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Legal Fallout From Housing Collapse Continues

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The announcement by the Federal Reserve of an “enforcement action” against Goldman Sachs for engaging in “a pattern of misconduct and negligence” in its handling of home mortgage loans was entirely predictable. Charges of such misconduct go back for months when it was first discovered that mortgages and other mortgage-related documents had been “robo-signed” and foreclosure documents hadn’t been properly reviewed and that Goldman’s Litton Loan Servicing unit took actions “without always confirming that documentation of ownership was in order.”

The ruling requires Goldman to

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Liberal House Member Investigated by Liberal Watchdog Group

Rep. Laura Richardson (D-Calif., left) used her congressional office funds to pay for a fancy $20,000 luncheon for some of her constituents in May, calling it a “briefing” to get around House rules prohibiting such expenditures. Jay’s Catering handled the details of the party complete with singing, dancing, and “special consideration of [guests’] dietary and medical needs.” Chris Kuhles, catering manager, said “It was a Polynesian-themed event—Huli Huli Chicken, fried rice, green salad, Hawaiian sweet rolls [and} for dessert, truffle cake.”

It was all according to Hoyle, said Richardson’s spokesman Ray Zaccaro: “All expenses associated with the event were in keeping with the rules and standards of the House Members Representational Account (MRA).” However, a close look at those rules showed that

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Krueger is Obama’s Economic Council Chairman Pick

WASHINGTON, DC - AUGUST 29:  U.S. President Ba...

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This week President Obama will roll out his strategic jobs growth plan in a major speech, and has announced that his new chairman of his Council of Economic Advisers, Alan Krueger, is just the man to help him with it. Krueger comes from the same mold as the man he is replacing, Austan Goolsbee. Goolsbee graduated from Yale, Krueger from Cornell. Goolsbee got his PhD from MIT, Krueger got his from Harvard. Goolsbee worked for the National Bureau of Economic Research, and so did Krueger. Goolsbee is returning to the University of Chicago, while Krueger is leaving Princeton to join Obama.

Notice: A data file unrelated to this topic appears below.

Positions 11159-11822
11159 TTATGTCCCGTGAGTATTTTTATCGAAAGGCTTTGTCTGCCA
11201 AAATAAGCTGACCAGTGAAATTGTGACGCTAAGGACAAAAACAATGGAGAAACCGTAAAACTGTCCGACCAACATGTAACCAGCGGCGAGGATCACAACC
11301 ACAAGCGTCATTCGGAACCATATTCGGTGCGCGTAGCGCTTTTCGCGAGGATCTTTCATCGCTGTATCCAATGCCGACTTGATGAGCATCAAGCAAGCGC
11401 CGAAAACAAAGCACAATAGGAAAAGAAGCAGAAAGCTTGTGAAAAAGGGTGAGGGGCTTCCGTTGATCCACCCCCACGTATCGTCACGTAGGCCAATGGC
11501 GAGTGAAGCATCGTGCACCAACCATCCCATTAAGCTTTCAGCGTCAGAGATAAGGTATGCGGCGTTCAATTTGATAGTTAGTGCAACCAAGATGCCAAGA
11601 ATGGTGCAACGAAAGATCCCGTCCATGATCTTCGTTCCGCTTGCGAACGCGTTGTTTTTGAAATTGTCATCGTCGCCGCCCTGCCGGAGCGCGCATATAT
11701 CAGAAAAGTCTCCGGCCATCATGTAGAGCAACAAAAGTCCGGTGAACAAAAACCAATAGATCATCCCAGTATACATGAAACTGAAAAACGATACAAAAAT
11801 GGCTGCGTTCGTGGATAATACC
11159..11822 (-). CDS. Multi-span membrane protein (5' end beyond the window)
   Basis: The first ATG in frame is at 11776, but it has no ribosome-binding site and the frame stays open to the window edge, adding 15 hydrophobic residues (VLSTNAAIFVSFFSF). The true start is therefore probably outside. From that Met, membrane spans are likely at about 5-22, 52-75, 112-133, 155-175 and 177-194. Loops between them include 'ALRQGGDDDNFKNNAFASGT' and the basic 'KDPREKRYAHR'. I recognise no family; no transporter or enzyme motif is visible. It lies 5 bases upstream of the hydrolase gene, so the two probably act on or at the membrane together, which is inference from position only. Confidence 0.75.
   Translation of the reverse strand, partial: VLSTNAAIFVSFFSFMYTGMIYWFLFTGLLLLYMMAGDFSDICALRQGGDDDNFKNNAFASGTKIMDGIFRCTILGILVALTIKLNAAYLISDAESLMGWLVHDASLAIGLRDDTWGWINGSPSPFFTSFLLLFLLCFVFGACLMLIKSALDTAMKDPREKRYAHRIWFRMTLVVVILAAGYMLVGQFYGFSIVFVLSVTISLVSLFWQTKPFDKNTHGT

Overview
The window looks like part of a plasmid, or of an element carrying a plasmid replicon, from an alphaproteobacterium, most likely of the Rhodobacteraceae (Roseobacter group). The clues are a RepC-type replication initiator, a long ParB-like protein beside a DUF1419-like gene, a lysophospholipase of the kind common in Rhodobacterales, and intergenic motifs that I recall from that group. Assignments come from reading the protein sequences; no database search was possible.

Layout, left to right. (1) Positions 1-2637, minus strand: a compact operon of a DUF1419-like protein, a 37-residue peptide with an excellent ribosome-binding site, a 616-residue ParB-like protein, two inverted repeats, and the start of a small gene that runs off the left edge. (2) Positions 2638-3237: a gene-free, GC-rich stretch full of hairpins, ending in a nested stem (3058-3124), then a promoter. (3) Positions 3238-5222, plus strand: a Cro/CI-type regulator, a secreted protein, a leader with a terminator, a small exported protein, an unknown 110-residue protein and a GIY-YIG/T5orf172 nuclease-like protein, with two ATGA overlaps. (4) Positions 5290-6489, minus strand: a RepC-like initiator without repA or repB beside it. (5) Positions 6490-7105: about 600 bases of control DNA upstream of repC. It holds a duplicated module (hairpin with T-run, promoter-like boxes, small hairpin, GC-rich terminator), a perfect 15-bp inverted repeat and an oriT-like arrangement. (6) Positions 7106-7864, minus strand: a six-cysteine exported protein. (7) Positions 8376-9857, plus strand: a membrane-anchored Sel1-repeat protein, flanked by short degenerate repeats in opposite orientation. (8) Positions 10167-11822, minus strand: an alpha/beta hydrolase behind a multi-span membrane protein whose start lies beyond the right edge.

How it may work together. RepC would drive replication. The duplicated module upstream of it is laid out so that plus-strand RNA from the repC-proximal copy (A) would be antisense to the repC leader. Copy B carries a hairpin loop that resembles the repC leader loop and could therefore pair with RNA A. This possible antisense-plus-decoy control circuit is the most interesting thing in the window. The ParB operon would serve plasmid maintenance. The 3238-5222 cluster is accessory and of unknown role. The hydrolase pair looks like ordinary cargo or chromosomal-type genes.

But the president insists that Krueger will bring him “unvarnished economic guidance…[which is] more important than ever right now. We need folks in Washington to 

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The Postmaster General’s Challenges

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In his report to a Senate subcommittee Postmaster General Patrick Donahoe spelled out clearly why the U.S. Postal Service can’t make any money: too many cooks in the kitchen. Hamstrung and limited by rules and “stakeholders” with differing and often competing agendas, what’s remarkable is that the postal service isn’t deeper in the hole.

Heaven knows, he’s trying. Through agreements finally reached with the letter carrier unions, he has been able, over the past two years, to eliminate 12,000 carrier routes and to consolidate others, saving

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AFL-CIO Backs Off Support for Obama, Democrats; Forms New Super PAC

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Speaking to reporters at a breakfast sponsored by the Christian Science Monitor, AFL-CIO President Richard Trumka made it clear that his union is backing off from supporting President Obama and the Democrats in the 2012 elections and is instead going to funnel union funds into attempts to influence state outcomes.

He said,

We’re going to use a lot of our money to build structures that work for working people. You’re going to see us give less money to build structures for others, and more of our money will be used to build our own structure….

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White House to NY: Accept Bank Foreclosure Deal